Siri Kaur: She Tells All
As an artist, I am interested in the unique power of portraiture to elicit this performative nature of identity – Siri Kaur
Los Angeles artist, Siri Kaur has always been drawn to those who seek slightly out-of-the-norm lifestyles, perhaps that curiosity and understanding comes from her childhood perspective of growing up in an American Sikh ashram in Boston in the 1970’s. Her early projects focused on populations of impersonators, performers, and athletes, individuals who shape their identities in unusual ways. Her newest project, She Tells All, is an investigation into the crystal-ball worlds of occult spiritual practices as she photographs the Modern Witch, particularly in Southern California. Siri recently had an exhibition at the Eric Butterbaugh Gallery in Los Angeles, with installations of neon signs inspired by similar signage found on psychic storefronts. She paired these elements with her photographs to create an experiential environment, which included sessions with some of the oracles.
Siri Kaur (b. Boston, MA,1976) is an artist and photographer who examines identities that occupy dualities, diversity, and contradiction, with a rigorous eye for the photographic quality of magic. She received her MFA from The California Institute of the Arts, and an MA and a BA from Smith College. Kaur’s work has been the subject of solo exhibitions at Blythe Projects, Cohen Gallery, and Kopeikin Gallery, Los Angeles; at 99¢ Plus, New York; at the Vermont Center for Photography, and at the Los Angeles County Museum of Art. Group shows include those at Crystal Bridges Museum of American Art, the San Antonio Museum of Art, the Aperture Foundation, the Portland Museum of Art, the Camera Club of New York, the Torrance Museum of Art, and the Museum of Photographic Arts, among others. Kaur’s work has been reviewed in ARTFORUM, The Los Angeles Times, The New Yorker, The Wall Street Journal, and The Washington Post. She was a Professor of Fine Arts at Otis College of Art and Design from 2007-2018. In 2014 Leroy Press published Kaur’s first monograph, This Kind of Face, that documented the world of celebrity impersonators. She lives and works in Los Angeles.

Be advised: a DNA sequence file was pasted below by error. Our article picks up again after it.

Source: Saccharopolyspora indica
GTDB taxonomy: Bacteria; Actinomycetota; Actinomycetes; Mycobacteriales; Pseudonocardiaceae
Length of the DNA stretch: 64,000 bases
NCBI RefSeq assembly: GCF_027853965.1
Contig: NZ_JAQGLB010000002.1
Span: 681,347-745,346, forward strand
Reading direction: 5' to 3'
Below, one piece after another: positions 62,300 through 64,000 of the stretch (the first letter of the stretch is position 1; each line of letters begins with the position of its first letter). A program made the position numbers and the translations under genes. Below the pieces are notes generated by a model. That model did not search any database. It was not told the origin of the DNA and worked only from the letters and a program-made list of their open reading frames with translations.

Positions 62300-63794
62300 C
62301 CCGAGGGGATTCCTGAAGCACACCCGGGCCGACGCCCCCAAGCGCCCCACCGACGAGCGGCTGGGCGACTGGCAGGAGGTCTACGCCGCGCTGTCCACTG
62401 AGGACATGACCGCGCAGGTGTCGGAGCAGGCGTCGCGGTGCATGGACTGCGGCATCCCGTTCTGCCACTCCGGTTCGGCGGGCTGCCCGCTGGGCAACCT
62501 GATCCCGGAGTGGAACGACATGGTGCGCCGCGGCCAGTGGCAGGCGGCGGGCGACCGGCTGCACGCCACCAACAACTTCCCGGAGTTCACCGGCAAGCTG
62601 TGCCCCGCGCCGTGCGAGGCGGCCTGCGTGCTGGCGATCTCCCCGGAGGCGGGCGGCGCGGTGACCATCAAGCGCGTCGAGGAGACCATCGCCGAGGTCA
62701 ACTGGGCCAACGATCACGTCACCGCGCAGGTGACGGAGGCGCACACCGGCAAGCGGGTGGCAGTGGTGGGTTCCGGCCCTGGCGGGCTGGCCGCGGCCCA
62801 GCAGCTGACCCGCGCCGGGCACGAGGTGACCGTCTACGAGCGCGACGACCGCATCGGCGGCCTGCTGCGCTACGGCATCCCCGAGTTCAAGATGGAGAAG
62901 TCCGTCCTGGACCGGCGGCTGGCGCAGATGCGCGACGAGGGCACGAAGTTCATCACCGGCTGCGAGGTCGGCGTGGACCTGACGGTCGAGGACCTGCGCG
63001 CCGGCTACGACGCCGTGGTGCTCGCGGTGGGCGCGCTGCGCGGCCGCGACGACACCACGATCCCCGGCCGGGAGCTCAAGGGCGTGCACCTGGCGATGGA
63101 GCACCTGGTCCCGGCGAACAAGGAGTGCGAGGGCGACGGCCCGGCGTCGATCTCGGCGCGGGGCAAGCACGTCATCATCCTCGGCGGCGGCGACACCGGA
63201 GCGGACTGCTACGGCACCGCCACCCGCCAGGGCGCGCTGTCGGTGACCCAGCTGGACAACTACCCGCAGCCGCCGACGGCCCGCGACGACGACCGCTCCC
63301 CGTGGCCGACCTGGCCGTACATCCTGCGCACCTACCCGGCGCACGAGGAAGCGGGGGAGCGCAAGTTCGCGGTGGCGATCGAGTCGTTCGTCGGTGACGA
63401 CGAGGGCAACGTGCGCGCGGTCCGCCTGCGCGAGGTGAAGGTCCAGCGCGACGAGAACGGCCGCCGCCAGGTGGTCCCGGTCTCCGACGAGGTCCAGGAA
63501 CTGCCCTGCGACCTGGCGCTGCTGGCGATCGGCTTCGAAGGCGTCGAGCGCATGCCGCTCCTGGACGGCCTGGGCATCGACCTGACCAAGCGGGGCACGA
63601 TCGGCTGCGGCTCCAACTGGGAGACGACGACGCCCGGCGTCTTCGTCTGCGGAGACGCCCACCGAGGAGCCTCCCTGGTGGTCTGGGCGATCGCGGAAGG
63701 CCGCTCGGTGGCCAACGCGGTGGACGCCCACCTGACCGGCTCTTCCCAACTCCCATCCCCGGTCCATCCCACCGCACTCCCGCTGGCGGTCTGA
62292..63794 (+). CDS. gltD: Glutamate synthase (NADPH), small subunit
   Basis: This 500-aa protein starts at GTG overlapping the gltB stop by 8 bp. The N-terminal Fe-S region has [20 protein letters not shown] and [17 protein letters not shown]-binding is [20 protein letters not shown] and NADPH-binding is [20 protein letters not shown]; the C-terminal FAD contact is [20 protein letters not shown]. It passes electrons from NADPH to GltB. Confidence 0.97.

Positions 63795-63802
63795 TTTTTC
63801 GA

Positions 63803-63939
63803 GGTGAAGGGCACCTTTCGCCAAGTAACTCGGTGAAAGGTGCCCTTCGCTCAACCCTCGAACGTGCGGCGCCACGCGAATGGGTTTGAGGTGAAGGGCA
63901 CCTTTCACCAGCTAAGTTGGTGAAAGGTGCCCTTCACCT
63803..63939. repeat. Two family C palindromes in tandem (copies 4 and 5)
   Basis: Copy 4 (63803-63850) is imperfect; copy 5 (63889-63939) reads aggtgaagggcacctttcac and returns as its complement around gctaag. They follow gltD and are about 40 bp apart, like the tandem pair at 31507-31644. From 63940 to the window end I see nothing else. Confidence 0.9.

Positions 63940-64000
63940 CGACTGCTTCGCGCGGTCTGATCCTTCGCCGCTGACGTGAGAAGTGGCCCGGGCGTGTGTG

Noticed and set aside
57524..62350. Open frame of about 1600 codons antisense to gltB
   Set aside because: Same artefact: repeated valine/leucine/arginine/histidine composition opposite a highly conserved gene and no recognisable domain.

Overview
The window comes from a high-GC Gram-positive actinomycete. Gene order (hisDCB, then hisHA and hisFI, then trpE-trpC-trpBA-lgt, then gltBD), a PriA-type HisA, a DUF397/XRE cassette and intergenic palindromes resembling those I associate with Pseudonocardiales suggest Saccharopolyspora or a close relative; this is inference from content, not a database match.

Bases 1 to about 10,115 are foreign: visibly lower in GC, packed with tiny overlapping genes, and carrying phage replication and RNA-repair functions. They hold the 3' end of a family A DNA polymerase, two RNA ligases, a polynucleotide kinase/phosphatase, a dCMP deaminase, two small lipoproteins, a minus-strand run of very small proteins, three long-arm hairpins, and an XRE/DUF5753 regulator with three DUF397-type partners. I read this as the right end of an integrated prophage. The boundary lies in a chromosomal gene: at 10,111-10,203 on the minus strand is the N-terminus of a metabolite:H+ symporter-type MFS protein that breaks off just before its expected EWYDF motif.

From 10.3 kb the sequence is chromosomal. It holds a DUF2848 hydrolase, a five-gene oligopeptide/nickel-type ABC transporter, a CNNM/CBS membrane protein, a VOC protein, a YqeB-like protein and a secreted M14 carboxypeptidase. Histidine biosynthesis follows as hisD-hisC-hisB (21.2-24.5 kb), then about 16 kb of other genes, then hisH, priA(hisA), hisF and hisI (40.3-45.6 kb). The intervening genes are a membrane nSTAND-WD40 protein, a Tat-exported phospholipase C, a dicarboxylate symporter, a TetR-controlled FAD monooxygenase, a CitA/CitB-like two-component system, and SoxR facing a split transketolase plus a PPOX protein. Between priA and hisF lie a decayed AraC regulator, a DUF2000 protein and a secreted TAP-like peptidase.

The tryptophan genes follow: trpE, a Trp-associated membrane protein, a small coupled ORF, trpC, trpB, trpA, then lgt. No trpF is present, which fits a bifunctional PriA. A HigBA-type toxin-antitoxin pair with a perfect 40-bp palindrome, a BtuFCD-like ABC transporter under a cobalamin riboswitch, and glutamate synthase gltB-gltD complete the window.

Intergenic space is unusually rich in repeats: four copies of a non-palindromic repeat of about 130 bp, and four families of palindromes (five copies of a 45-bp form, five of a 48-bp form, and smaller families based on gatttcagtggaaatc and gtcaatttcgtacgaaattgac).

She Tells All
The concept of witchcraft, a wide-ranging system of beliefs that engage and explore our connections with nature, with the unseen, and with magic, is a tool we can use to find meaning in dark times such as in America today, when many of us have given up hope. There are questions in this world without answers, and answers without questions, yet we still yearn to know all. In She Tells All the power of the divine feminine shines from my images, where diverse and resplendent women stake their claim to be seen and to hold forth their light to illuminate a path for our future.
The title of this project references a psychic storefront sign I discovered on my journey through the occult community of Los Angeles: TELL HER NOTHING SHE TELLS ALL. The sign calls to mind both the skeptic, who doubts the power of the clairvoyant, and the power of divine feminine energy that I claim as my own. The consequence is a timely and revealing look at contemporary mystics, material culture, and the nature of identity itself.
My impetus to document and explore physical manifestations of the performative nature of identity originated as I was growing up in an American Sikh ashram in Boston during the 1970’s New Age movement. Through my group’s all-white turban-clad dress code, I experienced firsthand the physical performance of identity. As a transplant to LA, I immediately felt the connection between my unusual Northeastern New Age upbringing and LA’s unique and magnetic counterculture.
As an artist, I am interested in the unique power of portraiture to elicit this performative nature of identity. In She Tells All I engage questions of identity performance by exploring an ever-present and wildly diverse American identity: the modern American witch. Witches are contemporary practitioners of the ancient tradition of paganism, which includes multiple and diverse religious and spiritual beliefs centered on nature worship and humans’ innate connection to magic. I photographed these individuals in the context of their material world, where I found commonplace identity markers such as crystal balls and burning incense denoting the mystic. My portraits reveal more than just performance and costumery, as the presence of real human identities emerge rich with complication and wild with an intangible otherness that engages a range of viewer, the enchanted and the skeptical alike.
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